• The Emergence of Community-Acquired MRSA

    Methicillin-resistant Staphylococcus aureus (MRSA) is a leading cause of hospital-acquired infections worldwide. These strains of Staph. aureus have acquired resistance to many of the antibiotics previously used for treatment of this common infection. In fact, the rate of methicillin resistance in Staph. aureus isolates in critical care units now exceeds 50 percent in US hospitals.

    Community-acquired MRSA typically causes skin and soft tissue infections (e.g., boils), but can also present as pneumonia, bloodstream infections or abscesses. Some cases of MRSA have also been reported to cause necrotizing fasciitis, more commonly known as flesh-eating bacterial disease. These infections are frequently noted to cause what looks like an insect or spider bite. The organism is generally faster growing than hospital-acquired strains, however, and infection can spread rapidly, requiring aggressive therapy and, sometimes, surgical intervention.

    Infection with MRSA should be suspected in outbreaks of skin boils that are unresponsive to standard antibiotic therapy, especially among participants of contact sports and their close contacts. In general, community-acquired MRSA is more susceptible to antibiotics than hospital strains. However, delaying the start of appropriate antimicrobial therapy may be life threatening.

    Traditionally, MRSA infections have been acquired almost exclusively in hospitals, long-term care facilities, or similar institutional settings. Risk factors for acquiring MRSA infection or colonization (presence of MRSA on the body without causing illness) include prior exposure to antibiotics, admission to a critical care unit, surgery and invasive procedures, and exposure to an MRSA-colonized individual.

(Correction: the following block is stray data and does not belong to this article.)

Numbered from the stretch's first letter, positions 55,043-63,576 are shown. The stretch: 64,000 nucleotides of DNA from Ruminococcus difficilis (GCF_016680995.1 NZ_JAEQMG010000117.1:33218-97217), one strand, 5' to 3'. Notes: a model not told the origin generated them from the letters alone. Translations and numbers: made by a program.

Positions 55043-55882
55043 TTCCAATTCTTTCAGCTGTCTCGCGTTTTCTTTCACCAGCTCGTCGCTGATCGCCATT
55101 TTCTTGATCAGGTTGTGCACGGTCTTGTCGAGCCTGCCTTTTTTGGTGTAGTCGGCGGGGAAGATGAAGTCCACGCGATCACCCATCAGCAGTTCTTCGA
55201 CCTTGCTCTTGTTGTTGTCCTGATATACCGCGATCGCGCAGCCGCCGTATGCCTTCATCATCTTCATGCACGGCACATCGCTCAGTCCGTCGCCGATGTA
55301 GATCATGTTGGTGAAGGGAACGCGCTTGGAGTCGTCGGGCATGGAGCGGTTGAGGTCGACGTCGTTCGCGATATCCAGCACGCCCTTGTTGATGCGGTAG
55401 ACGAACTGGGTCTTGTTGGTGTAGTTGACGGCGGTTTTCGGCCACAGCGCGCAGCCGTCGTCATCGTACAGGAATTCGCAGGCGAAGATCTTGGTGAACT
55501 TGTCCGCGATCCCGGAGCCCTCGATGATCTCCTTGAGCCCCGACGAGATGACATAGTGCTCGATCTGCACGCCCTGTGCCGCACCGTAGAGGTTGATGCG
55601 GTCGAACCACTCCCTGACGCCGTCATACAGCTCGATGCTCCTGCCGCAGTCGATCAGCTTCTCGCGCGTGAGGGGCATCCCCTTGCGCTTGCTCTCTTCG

However, recent reports of virulent and highly transmissible new strains of MRSA have been showing up in places where it had never been seen before. For example, there have been reports of MRSA infections in high school wrestlers and football players, military recruits, and NFL players. The organism is transmitted by skin-to-skin contact with a colonized carrier and can spread in locker rooms through dirty towels and sweat-drenched workout equipment. Turf burns, cosmetic body shaving, and sharing inadequately disinfected whirlpools were implicated in an MRSA outbreak in a Connecticut college football team. Clusters of skin infections caused by MRSA have also been described among injecting drug users, the homeless and incarcerated persons.

    The importance of good hygiene in preventing the spread of MRSA in the community cannot be overemphasized. Transmission of MRSA can be prevented by:

    • Practicing hand hygiene-washing with soap and water or an alcohol-based product
    • Washing towels, sports uniforms, and gym clothes frequently
    • Cleaning athletic equipment after use
    • Cleaning scratches and wounds immediately
    • Proper disinfection of whirlpools
    • Discontinuing the practice of body shaving
    • Identifying and treating individuals who are
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